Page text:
The purpose of this study was to assess the impact of the 2010 presidential elections on peace and security in Somaliland and suggest areas where external assistance could be of value. The report, Securing the Peace in Somaliland, was the outcome of collaboration between the Rift Valley Institute and the Academy for Peace and Development (APD) involving Somali and international researchers.
The breakaway Republic of Somaliland has been the most stable area of the former Somali state since Somalia’s collapse into civil war in 1991. During the past two decades Somaliland has successfully managed a process of reconciliation, restored law and order within its borders, revived infrastructure and municipal services and demobilized militias.
Despite the restoration of political order, human development indicators remain poor. The government has had few resources at its disposal to tackle major challenges. These challenges include the timing and format of elections, absorbing returnees and migrants from southern Somalia, Ethiopia and Djibouti, the sedentarization of pastoralists, the expansion of urban settlements, constraints on livestock exports, environmental fragility, clan competition over political institutions and national resources, the threat from militant Islamists and territorial disputes with Somaliland’s neighbour, Puntland.
Since 2002, four multi-party elections have been held in Somaliland that were held to be free and fair by international observers. In June 2010, presidential elections led to a peaceful transfer of power from the government of President Dahir Riyale Kahin to that of President Mohamed Ahmed ‘Silanyo’ and the Kulmiye party. The elections, which were delayed for two years, brought renewed optimism in Somaliland and an opportunity to revitalize the process of democratization and state-building that had been threatened by increasingly autocratic and corrupt government politics.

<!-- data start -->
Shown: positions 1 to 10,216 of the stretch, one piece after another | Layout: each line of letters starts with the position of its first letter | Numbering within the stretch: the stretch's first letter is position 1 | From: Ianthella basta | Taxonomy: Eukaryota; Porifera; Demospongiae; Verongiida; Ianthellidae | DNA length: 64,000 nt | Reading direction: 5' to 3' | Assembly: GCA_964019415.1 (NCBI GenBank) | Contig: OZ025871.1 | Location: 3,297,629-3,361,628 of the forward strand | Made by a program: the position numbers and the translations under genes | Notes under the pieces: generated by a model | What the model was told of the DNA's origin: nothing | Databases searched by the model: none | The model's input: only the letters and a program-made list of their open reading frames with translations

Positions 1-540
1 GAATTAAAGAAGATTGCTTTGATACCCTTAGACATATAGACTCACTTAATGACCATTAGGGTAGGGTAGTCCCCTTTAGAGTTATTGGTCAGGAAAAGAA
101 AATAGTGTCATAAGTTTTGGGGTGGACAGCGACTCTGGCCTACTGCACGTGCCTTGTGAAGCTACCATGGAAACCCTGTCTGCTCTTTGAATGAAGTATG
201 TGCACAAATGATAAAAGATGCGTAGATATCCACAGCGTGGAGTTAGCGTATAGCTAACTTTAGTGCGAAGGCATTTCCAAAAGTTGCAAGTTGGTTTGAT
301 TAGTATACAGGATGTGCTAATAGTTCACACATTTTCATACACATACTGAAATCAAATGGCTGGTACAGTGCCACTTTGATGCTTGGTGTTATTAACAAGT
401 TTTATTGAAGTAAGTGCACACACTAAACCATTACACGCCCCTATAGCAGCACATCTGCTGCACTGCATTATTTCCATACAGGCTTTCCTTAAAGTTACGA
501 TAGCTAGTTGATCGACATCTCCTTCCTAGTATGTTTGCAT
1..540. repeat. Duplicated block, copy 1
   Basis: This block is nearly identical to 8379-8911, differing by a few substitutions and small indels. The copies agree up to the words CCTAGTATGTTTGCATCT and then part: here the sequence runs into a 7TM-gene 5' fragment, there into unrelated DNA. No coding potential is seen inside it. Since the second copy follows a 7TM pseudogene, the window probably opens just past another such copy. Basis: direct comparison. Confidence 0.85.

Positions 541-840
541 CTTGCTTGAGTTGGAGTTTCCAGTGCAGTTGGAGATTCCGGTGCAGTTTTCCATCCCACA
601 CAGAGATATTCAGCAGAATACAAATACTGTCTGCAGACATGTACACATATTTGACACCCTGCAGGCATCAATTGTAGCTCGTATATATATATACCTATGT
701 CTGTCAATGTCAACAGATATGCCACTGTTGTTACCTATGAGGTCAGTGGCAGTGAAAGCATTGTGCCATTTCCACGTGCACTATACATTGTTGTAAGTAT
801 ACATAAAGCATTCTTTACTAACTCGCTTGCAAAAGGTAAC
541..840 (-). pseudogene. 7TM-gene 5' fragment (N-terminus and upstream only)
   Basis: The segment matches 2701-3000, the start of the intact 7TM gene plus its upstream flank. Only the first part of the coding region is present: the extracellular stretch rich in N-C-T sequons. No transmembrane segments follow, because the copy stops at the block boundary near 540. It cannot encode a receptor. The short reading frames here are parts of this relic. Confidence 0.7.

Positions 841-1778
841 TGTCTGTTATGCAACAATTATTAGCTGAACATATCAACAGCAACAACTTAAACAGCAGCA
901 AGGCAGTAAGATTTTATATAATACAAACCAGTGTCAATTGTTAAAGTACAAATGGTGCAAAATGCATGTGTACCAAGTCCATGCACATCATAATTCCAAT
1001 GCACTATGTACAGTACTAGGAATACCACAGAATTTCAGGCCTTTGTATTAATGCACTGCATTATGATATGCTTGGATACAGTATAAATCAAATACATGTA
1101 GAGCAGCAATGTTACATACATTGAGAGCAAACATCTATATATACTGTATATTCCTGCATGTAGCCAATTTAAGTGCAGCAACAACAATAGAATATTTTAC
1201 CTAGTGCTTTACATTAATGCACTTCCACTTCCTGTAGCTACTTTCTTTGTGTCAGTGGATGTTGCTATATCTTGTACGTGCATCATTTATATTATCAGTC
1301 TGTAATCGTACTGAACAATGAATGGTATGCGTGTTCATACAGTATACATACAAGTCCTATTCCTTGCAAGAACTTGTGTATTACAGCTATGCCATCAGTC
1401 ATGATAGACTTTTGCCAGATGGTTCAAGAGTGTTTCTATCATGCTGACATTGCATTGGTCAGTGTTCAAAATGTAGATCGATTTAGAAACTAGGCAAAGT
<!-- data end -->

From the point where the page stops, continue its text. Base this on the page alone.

Securing the Peace in Somaliland examined threats to peace and security in Somaliland as well as the potential for sustainable peace in the region. The research comprised a literature review, interviews and group discussions conducted in Hargeysa, Borama, Berbera, and Burco. It resulted in four case studies and a contextual study, authored by Mark Bradbury, Hibo Arteh, Ahmed A. Dualeh, Mohamed Hassan Ibrahim and Markus Hoehne, which identified a number of destabilizing factors in Somaliland. The papers were discussed in a workshop with selected civil society actors in Hargeisa.